'The game is bigger than one individual': Raelene Castle quits as Rugby Australia CEO

‘The game is bigger than one individual’: Raelene Castle quits as Rugby Australia CEO

“A footy boss first” was the headline we published back in December 2017 to mark Raelene Castle’s appointment as CEO of Rugby Australia, the first woman to lead one of Australia’s top four football codes.

But just over two years later, Castle has stood down from the role. The pressure came from multiple directions, including an open letter from former Wallabies captains that received frontpage coverage for their claims that the sport had “lost its way”. She’s also long been the recipient of fierce criticism from Alan Jones.

When Castle saw that she’d lost the confidence of the board on Thursday night, she was left with little choice, telling 7.30 in a statement that she loves the game at every level, but would be standing down.

“I made it clear to the board that I would stand up and take the flak and do everything possible to serve everyone’s best interests.”

The statement shows no bitterness and no ego, rather a willingness to do whatever is needed to help the sport more on.

“In the last couple of hours, it has been made clear to me that the board believes my no longer being the CEO would help give them the clear air they believe they need.

“The game is bigger than any one individual — so this evening I told the chair [Paul McLean] that I would resign from the role.”

Castle thanked the broader rugby community for their “enormous support”, has promised to do whatever is needed to do an orderly handover and wished the code and everyone who loves rugby “nothing but the best.”

Sports commentators have shared divided views on Castle’s demise, saying some criticism has been fair but that she’s also faced “unrelenting attacks” and some “plain spiteful” attacks. Others have called on the board to be held accountable.

Sportswriter Richard Hinds wrote on Twitter that while he doesn’t know whether Castle was a good CEO or not, he’s “100% certain women in power are still held to a much higher account than men. That’s not an excuse for her performance. It’s just where we’re at.”

Former Wallabies player Peter FitzSimons told ABC today that Castle should not have gone the way she did. “I don’t say that she took over the titanic, but she took over a sport that’s been in sad decline for twenty years.”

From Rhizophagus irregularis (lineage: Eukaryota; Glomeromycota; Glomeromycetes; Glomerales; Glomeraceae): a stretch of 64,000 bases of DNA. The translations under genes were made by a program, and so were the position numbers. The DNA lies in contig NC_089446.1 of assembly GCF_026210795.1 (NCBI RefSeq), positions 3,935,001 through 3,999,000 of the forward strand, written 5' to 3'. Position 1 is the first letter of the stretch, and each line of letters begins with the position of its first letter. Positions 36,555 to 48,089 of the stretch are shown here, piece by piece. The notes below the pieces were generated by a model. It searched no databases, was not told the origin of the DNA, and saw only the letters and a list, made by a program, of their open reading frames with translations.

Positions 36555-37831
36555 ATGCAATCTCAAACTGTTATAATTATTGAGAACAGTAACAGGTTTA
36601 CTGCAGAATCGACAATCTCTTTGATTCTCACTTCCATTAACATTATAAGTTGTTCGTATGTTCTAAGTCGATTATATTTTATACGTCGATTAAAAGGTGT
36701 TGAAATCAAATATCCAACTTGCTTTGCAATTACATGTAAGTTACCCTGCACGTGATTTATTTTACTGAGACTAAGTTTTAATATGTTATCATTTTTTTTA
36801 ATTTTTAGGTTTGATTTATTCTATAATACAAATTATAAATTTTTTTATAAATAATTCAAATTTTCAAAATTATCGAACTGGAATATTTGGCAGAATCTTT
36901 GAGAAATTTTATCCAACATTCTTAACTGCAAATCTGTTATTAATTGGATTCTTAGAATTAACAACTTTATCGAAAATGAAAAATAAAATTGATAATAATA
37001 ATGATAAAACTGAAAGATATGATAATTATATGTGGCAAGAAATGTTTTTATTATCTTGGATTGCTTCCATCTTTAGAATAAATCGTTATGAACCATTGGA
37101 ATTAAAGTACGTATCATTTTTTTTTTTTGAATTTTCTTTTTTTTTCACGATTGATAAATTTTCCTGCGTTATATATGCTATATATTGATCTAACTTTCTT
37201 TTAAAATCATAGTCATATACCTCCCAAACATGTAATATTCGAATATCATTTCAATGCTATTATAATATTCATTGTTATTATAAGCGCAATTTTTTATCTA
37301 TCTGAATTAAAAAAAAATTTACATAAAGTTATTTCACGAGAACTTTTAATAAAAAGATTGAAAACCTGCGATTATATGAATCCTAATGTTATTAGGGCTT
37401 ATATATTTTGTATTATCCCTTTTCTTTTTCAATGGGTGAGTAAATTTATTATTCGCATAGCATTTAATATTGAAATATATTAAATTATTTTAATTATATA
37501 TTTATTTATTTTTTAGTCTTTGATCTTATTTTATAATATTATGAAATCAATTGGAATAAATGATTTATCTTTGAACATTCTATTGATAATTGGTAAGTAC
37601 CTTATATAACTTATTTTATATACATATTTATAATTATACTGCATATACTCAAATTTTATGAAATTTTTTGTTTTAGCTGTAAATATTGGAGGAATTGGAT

New Zealand Rugby released statement acknowledging Castle’s work, describing her “commitment, hard work and dedication.”

Castle had taken on the role during a tumultuous period for the organisation. It had been plagued by financial and boys club issues, as Bianca Hartge-Hazelman wrote at the time. Today on the ROAR Daniel Jeffrey writes that the game is now in better shape than before Castle arrived. “Castle was not the problem with rugby in this country, nor is she the cause of the issues the game faces right now.”

The coronavirus pandemic which has put all sport on hold — and contributed to the fall of NRL CEO Todd Greenberg — has no doubt also played a role in Castle’s demise here, putting broadcast negotiations on hold and the future of the game in jeopardy. The code was already facing financial difficulties, along with a disappointing performance at the World Cup, but the current crisis makes finding a way out especially challenging.

But there was also the long legal row with Israel Folau last year which saw Castle gaining a lot of enemies for her committed response to his behaviour.

Castle was the former CEO of NRL’s Canterbury Bulldogs and chief of New Zealand Netball. She took over from Bill Pulver in taking the Rugby Australia role.

Asked last night by Leigh Sales, just prior to her resignation, if she thought some of the criticism was occurring because she was an outsider — “a Kiwi and a woman running a sport whose biggest names are middle-aged Australian blokes” — Castle responded: “It’s a sport that attracts passionate responses from people … There will be lots of people who think there are things I could have done better. They tell me that. They write that on social media.

“You form a very thick hide when you do jobs like this, but ultimately you’ve got to believe that you’re doing the right thing for the sport.”

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